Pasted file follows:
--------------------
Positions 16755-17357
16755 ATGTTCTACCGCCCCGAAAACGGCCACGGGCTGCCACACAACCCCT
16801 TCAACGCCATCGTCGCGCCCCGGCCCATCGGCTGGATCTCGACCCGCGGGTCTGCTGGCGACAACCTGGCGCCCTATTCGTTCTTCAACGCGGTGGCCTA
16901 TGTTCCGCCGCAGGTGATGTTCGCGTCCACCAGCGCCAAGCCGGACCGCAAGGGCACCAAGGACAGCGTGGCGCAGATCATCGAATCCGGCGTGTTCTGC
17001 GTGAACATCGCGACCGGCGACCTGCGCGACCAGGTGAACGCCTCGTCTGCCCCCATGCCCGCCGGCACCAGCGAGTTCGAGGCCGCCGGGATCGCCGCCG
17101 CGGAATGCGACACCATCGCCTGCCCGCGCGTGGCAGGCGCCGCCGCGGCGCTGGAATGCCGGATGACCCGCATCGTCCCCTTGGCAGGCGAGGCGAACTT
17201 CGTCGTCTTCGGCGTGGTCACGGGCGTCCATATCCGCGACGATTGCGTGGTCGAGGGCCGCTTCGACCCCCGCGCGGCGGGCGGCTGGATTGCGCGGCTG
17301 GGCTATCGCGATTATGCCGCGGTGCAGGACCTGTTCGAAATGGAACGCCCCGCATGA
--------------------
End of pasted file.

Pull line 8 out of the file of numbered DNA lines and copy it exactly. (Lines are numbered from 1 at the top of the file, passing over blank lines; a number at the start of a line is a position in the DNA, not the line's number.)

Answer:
17301 GGCTATCGCGATTATGCCGCGGTGCAGGACCTGTTCGAAATGGAACGCCCCGCATGA